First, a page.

DAILY PIC: Two images care of the punk couture show that previewed today at the Metropolitan Museum of Art in New York – and that I just panned on TheDailyBeast.com. In that cranky review, however, I didn’t have room to mention that, among the talentless couturier copycats of punk who dominate the show, there are also a few designers, such as Rei Kawakubo and Martin Margiela, who are genuine artistic geniuses. The thing is, I think that by including them the curators are guilty of that heinous sin that art historians call pseudomorphism: Imagining that because two artworks look the same, they also mean the same thing and play the same role in our culture. When Sex Pistols drummer Paul Cook wore a Union Jack t-shirt in the late 1970s (left) his brash punk gesture meant something utterly different than when Rei Kawakubo, a Japanese intellectual, reworked the British flag (right) into runway fashion in 2006. Ditto for punk’s rebellious repurposing of junk and the Maison Martin Margiela’s thoughtful recycling of consumer goods in the fabulous Artisanal line it launched a few years ago. (Left, courtesy the Metropolitan Museum of Art, © Dennis Morris; right, courtesy the Metropolitan Museum of Art, photo by Catwalking)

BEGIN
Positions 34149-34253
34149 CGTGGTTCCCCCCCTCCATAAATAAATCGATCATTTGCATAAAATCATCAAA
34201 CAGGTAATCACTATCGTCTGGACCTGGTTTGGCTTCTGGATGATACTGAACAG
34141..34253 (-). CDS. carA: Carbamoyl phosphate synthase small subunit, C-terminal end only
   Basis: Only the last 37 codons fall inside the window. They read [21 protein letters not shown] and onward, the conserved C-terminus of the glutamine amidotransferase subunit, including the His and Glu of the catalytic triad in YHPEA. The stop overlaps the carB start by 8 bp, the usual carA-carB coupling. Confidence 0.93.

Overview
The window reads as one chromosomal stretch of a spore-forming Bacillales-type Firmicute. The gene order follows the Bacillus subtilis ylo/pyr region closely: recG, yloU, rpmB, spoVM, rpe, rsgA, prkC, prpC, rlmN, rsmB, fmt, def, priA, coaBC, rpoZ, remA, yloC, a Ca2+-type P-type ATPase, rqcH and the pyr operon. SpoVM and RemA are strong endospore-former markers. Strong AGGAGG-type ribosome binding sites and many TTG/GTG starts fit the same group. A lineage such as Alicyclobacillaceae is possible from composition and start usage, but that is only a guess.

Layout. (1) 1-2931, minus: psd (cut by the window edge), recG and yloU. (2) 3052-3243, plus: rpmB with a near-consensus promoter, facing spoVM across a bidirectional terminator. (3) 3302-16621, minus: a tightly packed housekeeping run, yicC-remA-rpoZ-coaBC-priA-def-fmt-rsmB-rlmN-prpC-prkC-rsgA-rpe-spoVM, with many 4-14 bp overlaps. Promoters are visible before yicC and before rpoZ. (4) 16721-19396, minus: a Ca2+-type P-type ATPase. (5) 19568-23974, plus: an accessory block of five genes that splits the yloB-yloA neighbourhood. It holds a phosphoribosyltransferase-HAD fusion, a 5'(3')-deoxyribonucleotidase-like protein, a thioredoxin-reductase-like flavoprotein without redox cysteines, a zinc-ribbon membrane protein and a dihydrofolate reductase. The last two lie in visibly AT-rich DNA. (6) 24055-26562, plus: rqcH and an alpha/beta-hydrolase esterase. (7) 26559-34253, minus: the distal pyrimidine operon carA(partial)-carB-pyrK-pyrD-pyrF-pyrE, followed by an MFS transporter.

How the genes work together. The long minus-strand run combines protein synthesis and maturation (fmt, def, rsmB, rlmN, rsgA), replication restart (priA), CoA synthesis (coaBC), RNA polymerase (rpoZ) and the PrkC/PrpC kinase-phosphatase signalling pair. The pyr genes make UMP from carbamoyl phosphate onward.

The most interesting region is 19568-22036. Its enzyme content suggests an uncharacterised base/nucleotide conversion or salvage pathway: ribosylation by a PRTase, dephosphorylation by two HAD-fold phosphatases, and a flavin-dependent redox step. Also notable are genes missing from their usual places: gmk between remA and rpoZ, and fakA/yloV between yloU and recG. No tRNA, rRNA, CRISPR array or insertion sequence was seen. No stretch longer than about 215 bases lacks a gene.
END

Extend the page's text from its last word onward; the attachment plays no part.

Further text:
All-star designers Experimental Jet Set say the W they’ve used for the Whitney’s logo represents “the heartbeat of New York, of USA.” It “encapsulates” a “dialectic between the ‘old world’ and the ‘new world’. Does this…
Art F City Selects at NADA New York
From Jon Rafman’s 9 Eyes.
This would be a great way of shooting down a counterargument if every other example in the story wasn’t about billionaire male collectors who buy the most fashionable work possible.
“Where are the female Steve Cohens?” is basically the question she is asking. Try as one might to frame it that way, the answer has nothing to do with art collecting habits. It has a lot more to do with a lack of female billionaires with hundreds of millions of pocket change to throw around at Christie’s.
(Further, the examples of the sort of “underappreciated” collecting style mentioned above — Herb and Dorthy Vogel, and to a lesser extent Alice Walton — sort of torpedoes the whole “where are the female collectors” argument IMO.)
George W. Bush Learned to Paint on an iPad
People are not tired of hearing about Painter George W. Bush. In an interview with NPR’s Morning…